26

birthday

Ten years ago, I was 16.

I recognize that this blogpost might come across as silly to some.  26 isn’t a great age.  I’ve barely lived a quarter of my life (hopefully), I have a long road ahead of me, and unlimited opportunity.

But Friday was my birthday, and that generally gives way to reflection about the life I’ve led thus far.

I’m 26.  I’m nearer to 30 than I am to 20.

I’m 26.  I don’t have any fiction published and have two academic articles published.  (And one pending).

I’m 26 and I don’t have my degree, due to circumstances outside my control.

I’m 26 and I spent three years working to pay off my debt, striving to stay academically active, to keep my brain sharp in the interim.

I’m 26 and have watched my friends graduate without me, move onto grad school, get married, have babies.

I’m 26 and I’ve been to Oxford three times, each time more magical than the last.

I’m 26 and I wanted to kill myself 5 years ago–and in gray moments, still contemplate the notion.

I’m 26 and a survivor, stubborn enough to keep fighting, to keep pushing forward.

I’m 26 and there’s so much I want to do, so much I want to discover, so much I want to learn, so many places I want to travel to, so much life to live that I often stress that I won’t have time for it all.  I won’t have time to study all these languages, to read all these books, to write all these stories, to create all this music.  Silly, I know.  But it remains in my head regardless.

I sometimes think about what would happen if I met myself ten years ago.  16-year-old Kat.  I was a junior in high school at that point, fresh from my first trip to Europe.  I actually took a trip down memory lane and checked out my Facebook timeline from 2007.  Aside from my slightly embarrassing 16-year-old dramatics and incessant song lyrics (we get it, Kat, Death Cab for Cutie is the only band that understands you), there’s a lot that strikes me.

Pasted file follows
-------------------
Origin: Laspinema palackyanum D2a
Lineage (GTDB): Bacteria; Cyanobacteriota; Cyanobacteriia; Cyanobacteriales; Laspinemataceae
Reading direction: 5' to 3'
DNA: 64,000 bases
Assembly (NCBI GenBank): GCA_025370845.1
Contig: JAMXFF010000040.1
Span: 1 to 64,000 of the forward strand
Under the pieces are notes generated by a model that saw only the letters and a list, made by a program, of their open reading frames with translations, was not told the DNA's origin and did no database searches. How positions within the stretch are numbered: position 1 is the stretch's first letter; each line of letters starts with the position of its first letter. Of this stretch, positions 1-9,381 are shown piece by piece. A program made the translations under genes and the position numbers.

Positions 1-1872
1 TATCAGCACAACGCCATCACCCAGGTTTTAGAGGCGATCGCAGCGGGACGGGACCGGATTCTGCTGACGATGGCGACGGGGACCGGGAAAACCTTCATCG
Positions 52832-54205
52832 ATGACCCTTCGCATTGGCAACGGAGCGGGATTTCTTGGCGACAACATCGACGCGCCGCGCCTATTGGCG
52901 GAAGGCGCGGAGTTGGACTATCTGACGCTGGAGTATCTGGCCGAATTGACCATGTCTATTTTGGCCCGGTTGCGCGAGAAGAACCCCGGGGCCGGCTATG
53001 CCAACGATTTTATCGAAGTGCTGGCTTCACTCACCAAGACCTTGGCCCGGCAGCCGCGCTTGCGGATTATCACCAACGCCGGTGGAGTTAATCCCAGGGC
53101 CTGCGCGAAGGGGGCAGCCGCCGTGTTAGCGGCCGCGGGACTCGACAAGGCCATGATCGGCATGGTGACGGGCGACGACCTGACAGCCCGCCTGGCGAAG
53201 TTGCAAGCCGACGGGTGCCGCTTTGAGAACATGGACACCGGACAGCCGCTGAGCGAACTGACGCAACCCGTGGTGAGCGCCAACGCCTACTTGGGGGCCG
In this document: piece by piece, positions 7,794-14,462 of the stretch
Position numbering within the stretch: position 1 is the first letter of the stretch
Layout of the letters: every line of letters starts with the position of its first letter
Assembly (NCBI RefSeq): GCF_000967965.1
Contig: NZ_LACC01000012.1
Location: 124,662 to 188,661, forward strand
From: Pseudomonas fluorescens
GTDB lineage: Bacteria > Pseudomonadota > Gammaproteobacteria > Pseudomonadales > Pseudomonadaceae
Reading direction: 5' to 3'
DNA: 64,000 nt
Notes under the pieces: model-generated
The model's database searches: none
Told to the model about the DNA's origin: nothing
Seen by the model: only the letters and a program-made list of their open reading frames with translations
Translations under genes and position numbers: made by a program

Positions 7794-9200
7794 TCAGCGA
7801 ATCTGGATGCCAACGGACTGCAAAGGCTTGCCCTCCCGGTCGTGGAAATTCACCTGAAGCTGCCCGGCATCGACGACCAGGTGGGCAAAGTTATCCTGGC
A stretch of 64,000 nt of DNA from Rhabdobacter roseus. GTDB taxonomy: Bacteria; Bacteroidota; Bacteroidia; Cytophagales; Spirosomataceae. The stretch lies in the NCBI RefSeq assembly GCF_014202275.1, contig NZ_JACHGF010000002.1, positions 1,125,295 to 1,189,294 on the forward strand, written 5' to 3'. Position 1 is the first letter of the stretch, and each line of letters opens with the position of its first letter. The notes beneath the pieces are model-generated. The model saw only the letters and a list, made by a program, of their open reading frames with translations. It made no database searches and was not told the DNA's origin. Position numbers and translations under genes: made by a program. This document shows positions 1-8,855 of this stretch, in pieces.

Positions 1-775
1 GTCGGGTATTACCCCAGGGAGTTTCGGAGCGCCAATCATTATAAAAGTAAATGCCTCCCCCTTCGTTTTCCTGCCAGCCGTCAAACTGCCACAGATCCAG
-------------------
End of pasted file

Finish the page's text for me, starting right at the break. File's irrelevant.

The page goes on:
In a lot of ways, I was a completely different person at 16.  I had different politics.  I had different reading tastes.  I even had different religious beliefs.  I sometimes think that my 16-year-old self wouldn’t recognize me if I appeared to her.  Or she would express deep disappointment that my face has not aged since I was 16.

She would be horrified that I’m voting for Hillary.  She would be bewildered that I registered Democrat last year.  She would wrinkle her nose and say, “You’re attending an Episcopalian church?! But it’s so liberal.”  She would like most of my ideas on feminism yet still be slightly concerned that I’m 26 and single.  Shouldn’t I have found true love by now?

Nevertheless, I’m fond of my 16-year-old self.  I owe her a lot.  It was through her terrible fanfics and stories that I learned to find my voice as a writer.  It was through her dramatic posting of song lyrics that I developed my music tastes.  It was through her oversharing on Facebook I learned not to overshare on Facebook.  It was through her bad fashion decisions (I still have a pair of velvet gaucho pants I can never, ever throw away–they still fit me and they MIGHT come back in style! Denial isn’t just a river in Egypt!) that I created my own sense of style.  Her fierce loyalty to her friends, her silly humor, her passionate (albeit misguided) opinions on politics and religion–all of these things shaped the person I am today.

I imagine ten years from now, I’ll look back on my 26-year-old self and laugh about how naive I was, roll my eyes at my so-called “aged reflections”.  But I can’t help but be nostalgic.  In a lot of ways, I still am that 16-year-old girl.  I still wonder if the boy likes me and turn red when he smiles.  I still sit on my bed and strum out my feelings–though now I do it on my own guitar, instead of my mom’s.  I still read C.S. Lewis and think about God.  I still have passionate political opinions–on the other end of the spectrum.  I still listen to Kate Voegele.  I still write fanfiction and stories, terrible songs and awful sonnets.  I still dream of falling in love and finding my place in the world.  I still love nothing more than sitting with friends, drinking a Guinness, (though ten years ago it was an iced coffee at It’s A Grind) and arguing about robots and animal rights and predestination and feminism.

I hope in the next ten years I’ve accomplished more.  I hope I absorb every experience, I remain perceptive, I keep my passion.  I hope I write songs when I’m sad, even if no one hears them.  I hope I publish my novel.  I hope I fall in love.  I hope my family heals.  I hope God shows me things in every moment that impacts me and I hope I keep drinking and arguing and loving with my friends.

Here’s to the next ten.

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